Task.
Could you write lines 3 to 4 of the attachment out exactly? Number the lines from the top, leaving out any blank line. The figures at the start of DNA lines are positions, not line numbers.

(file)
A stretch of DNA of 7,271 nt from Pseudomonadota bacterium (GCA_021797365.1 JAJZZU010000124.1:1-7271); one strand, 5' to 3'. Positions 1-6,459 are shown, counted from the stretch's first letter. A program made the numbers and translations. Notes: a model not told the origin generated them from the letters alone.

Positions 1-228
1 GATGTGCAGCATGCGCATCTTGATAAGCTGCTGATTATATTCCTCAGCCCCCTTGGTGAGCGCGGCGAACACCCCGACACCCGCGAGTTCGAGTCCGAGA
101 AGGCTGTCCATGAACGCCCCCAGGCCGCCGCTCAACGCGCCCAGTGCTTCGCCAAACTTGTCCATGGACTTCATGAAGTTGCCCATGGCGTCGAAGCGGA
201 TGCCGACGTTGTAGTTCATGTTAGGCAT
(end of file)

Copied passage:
1 GATGTGCAGCATGCGCATCTTGATAAGCTGCTGATTATATTCCTCAGCCCCCTTGGTGAGCGCGGCGAACACCCCGACACCCGCGAGTTCGAGTCCGAGA
101 AGGCTGTCCATGAACGCCCCCAGGCCGCCGCTCAACGCGCCCAGTGCTTCGCCAAACTTGTCCATGGACTTCATGAAGTTGCCCATGGCGTCGAAGCGGA